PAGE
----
The Furthest Distances I've Travelled

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  • The Furthest Distances I've Travelled
    • STRUCTURE
      • Middle
        • Seems to progress from past to present as if she is developing
          • Slowly finding the true meaning of travel- begins to make her metaphorical journey
            • "some kind of destiny"
            • "-that led me..."
          • "but to thus post office with a handful of bills"
      • Opening
        • Ignorant perception of the physicality of travel
          • "saddled a rucksack" and travelling "On the beaten track, the Sherpa pass..."
        • Seems confident and predominantly certain about travel
          • "I thought:yes. This is how to live"
        • Still a sense of uncertainty
          • "like a meridian" and past tense of "I thought"
      • Close
        • Has completed her self-discovery journey
          • "I know" contrasted with the opening "I thought"
          • Exaggerates her journey of self discovery and the importance of the distances they have travelled
        • Has realised the significance of people that they encounter instead of the physcial destination/journey
          • "...the furthest distances I've travelled have been those between people"
          • "what survives of holidaying briefly in their lives"
            • The people they have met have shaped her development- how we develop is through us and the people surrounding us
          • The people they have met have shaped her development- how we develop is through us and the people surrounding us
      • Line lengths extremely varied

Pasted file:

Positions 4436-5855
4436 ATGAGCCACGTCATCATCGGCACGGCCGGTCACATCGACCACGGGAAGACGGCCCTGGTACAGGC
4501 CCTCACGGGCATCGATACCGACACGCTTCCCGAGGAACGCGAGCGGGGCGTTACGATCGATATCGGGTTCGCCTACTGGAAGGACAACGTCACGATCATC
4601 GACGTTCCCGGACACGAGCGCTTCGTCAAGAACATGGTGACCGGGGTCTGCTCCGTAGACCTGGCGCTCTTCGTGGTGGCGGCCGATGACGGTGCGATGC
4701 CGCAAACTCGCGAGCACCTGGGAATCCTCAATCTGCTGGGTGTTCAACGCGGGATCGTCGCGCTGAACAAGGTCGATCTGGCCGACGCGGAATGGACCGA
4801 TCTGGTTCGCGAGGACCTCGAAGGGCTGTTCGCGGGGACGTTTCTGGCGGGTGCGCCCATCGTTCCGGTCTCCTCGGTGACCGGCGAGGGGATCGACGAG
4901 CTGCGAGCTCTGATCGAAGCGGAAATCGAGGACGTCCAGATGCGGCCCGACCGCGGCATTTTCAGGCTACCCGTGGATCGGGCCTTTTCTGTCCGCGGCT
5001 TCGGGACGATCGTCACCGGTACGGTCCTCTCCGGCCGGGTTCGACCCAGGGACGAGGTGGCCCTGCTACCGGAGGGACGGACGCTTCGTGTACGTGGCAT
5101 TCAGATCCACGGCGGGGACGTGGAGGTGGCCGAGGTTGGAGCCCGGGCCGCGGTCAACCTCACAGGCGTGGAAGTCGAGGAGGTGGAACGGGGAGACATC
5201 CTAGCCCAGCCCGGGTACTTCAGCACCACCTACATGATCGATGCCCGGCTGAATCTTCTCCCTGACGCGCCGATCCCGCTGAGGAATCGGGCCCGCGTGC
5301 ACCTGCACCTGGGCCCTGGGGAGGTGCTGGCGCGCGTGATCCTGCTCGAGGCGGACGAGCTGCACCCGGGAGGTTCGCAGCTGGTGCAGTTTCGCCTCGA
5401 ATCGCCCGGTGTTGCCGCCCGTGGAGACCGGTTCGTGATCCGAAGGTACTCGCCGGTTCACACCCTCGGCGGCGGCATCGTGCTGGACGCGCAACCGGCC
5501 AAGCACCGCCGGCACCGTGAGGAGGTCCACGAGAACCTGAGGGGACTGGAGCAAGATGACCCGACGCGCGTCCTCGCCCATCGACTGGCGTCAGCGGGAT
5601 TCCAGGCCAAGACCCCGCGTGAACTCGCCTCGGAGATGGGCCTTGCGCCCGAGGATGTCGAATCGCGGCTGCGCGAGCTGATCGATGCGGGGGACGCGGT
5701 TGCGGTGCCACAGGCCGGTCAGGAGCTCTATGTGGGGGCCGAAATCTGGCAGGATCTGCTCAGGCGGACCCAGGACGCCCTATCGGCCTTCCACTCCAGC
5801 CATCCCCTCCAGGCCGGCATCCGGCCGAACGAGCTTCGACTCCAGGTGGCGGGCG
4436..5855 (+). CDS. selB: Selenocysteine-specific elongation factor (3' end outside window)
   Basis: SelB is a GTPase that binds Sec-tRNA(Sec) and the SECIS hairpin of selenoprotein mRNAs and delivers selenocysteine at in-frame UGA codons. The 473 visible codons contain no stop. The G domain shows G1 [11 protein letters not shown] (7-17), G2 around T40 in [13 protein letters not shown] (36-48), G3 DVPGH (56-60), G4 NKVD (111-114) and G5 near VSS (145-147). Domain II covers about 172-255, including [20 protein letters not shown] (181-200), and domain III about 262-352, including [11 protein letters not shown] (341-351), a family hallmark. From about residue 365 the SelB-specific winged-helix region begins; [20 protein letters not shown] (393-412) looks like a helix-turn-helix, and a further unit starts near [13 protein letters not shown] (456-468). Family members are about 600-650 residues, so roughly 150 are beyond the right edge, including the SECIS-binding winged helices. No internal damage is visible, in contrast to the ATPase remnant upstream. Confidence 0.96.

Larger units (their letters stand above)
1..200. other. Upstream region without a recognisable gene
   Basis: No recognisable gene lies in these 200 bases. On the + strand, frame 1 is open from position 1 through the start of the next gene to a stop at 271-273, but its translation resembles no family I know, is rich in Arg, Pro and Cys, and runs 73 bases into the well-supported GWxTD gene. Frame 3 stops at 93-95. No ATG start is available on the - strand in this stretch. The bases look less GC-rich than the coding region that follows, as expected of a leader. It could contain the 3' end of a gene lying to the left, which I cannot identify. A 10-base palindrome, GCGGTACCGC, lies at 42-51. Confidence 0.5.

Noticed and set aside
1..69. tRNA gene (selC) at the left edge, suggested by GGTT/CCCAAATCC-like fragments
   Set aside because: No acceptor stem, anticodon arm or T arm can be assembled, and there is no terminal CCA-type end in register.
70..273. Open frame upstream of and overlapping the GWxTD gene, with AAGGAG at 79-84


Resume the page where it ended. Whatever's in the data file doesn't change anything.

• Possibly reflects her development through her journeys within the lines- the longest lines being within the progression of the poem
        • Could suggest that narrative voice will not be restricted by boundaries, with a sense of rebellious nature in the poem
          • By taking the road less travelled "to this post office"instead of a "Western Union"
        • Could exaggerate the narrators abundance of energy and excitement for the journey ahead
    • THEMES
      • Self-discovery/ identity
      • Society and culture
        • Different cultures/locations presented
        • Helps link with the concept that the best journey was between people
      • Past and present
        • Narrative voice is able to develop from past self to their present mature self
        • Helps reader recognise importance/influence of emotional and metaphorical journeys
      • Boundaries
        • Narrative voice not restircted by boundaries
        • Influences reader to reflect on the boundaries forced upon us now as we travel through the journey of self discovery
        • Importance of breaking boundaries- to find oneself one has to lose themselves first
      • Journeys
      • Perception vs reality
        • Narrative voice assumed they were only taking one journey-the physical journey
    • FORM
      • Inconsistent rhyme scheme/half-rhyme
        • Unrestricted, like the narrators journeys
        • Full rhyme in last stanza
        • Sense of closure and stability as she has disocvered herfeld and the true meaning of travel
          • Links to the theme of identity
      • Free verse
        • Suggests lack of stability
    • IMAGERY
      • Shifting from imagery of the destinations she describes against the initially insignificant souvenirs
        • Evokes the grandeur beauty of the locations and the physical meaning of travel, although is not the meaning of the poem
          • "...the Sherpa pass, between Krakow"
          • Exaggerates the point where her metaphorical journey opens and makes it more symbolic
        • "...Zagreb, or the Siberian white cells of scattered airports..."
        • "I know these are my souvenirs", calling her paraphernalia her "crushed valentines
        • Makes the insignificant significant, reminds her of the experiences she shared with the people she has met
          • "I know these are my souvenirs", calling her paraphernalia her "crushed valentines

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